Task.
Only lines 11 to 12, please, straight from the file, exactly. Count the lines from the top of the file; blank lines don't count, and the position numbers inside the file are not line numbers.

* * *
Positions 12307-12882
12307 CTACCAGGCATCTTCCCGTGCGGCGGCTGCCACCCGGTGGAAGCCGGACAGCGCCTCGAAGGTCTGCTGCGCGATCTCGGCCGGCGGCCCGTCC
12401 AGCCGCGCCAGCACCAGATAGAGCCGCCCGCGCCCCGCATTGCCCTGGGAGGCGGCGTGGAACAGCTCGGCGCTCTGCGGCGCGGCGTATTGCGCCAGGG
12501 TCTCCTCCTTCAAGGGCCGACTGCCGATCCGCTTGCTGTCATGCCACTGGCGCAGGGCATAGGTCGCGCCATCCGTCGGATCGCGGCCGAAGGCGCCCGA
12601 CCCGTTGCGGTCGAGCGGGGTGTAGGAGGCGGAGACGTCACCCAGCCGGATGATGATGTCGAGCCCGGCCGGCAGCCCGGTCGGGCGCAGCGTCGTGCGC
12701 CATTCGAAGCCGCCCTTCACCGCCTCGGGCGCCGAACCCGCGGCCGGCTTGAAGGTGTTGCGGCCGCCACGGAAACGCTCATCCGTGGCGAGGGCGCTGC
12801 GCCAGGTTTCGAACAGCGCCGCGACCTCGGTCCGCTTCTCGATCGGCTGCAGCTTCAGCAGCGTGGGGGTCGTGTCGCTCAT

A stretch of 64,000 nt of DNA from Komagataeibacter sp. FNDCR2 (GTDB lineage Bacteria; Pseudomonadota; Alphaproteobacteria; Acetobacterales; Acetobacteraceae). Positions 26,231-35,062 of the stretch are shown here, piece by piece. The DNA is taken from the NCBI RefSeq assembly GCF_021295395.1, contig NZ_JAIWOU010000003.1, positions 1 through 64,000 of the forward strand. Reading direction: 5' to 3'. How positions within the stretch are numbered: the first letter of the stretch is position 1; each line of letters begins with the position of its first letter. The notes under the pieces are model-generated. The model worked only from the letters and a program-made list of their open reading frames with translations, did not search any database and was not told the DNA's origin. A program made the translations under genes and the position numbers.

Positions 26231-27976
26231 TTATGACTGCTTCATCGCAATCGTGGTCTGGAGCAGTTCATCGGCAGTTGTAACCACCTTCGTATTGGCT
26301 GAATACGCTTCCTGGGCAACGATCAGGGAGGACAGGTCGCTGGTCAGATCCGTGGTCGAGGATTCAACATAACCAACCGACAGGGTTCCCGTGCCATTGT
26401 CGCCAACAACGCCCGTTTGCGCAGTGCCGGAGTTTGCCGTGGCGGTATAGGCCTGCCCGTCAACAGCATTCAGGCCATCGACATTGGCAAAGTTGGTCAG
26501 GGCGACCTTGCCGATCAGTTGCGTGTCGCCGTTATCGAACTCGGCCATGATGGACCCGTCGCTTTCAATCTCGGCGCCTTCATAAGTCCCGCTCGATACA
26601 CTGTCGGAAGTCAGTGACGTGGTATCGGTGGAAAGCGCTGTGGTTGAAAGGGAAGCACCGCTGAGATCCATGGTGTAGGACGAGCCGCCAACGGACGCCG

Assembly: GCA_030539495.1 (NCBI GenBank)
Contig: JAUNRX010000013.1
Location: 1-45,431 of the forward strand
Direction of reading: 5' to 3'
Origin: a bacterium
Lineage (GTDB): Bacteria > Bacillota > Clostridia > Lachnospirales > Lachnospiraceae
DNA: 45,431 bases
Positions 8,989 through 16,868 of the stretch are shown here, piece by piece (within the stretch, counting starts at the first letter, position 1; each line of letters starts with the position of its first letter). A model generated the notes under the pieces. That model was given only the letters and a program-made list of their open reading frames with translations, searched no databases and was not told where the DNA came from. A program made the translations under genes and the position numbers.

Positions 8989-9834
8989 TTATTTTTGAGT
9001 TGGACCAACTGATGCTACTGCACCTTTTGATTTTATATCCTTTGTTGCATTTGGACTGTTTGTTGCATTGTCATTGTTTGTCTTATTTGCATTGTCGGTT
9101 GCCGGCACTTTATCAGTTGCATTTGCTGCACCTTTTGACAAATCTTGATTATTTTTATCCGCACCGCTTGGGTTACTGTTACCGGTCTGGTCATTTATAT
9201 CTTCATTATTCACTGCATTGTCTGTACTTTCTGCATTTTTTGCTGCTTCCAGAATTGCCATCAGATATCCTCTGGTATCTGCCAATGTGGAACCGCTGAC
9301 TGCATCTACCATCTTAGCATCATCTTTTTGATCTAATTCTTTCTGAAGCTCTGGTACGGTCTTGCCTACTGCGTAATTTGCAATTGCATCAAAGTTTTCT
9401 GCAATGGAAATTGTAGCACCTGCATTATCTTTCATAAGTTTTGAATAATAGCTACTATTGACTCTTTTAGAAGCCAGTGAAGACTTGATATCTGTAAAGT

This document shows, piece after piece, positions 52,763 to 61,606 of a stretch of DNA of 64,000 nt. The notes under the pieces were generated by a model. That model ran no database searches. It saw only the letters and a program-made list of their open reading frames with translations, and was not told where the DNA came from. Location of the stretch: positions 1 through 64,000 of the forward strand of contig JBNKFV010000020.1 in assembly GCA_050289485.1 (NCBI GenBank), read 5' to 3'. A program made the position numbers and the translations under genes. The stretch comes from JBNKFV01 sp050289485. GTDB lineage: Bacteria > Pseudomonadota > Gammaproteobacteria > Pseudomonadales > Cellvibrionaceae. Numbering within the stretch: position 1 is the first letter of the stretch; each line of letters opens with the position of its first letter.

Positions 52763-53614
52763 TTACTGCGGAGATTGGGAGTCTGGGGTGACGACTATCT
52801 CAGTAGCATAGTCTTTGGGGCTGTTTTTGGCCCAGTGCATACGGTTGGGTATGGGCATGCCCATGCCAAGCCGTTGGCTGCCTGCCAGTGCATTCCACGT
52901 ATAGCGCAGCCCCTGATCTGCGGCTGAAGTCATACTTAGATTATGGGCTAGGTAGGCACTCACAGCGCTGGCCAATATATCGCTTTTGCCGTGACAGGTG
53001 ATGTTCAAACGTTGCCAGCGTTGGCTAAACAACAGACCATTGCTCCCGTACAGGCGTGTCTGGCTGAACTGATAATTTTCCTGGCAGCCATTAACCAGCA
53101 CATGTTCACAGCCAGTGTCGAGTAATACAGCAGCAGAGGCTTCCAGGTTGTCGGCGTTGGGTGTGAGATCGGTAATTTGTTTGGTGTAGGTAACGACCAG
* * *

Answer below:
26301 GAATACGCTTCCTGGGCAACGATCAGGGAGGACAGGTCGCTGGTCAGATCCGTGGTCGAGGATTCAACATAACCAACCGACAGGGTTCCCGTGCCATTGT
26401 CGCCAACAACGCCCGTTTGCGCAGTGCCGGAGTTTGCCGTGGCGGTATAGGCCTGCCCGTCAACAGCATTCAGGCCATCGACATTGGCAAAGTTGGTCAG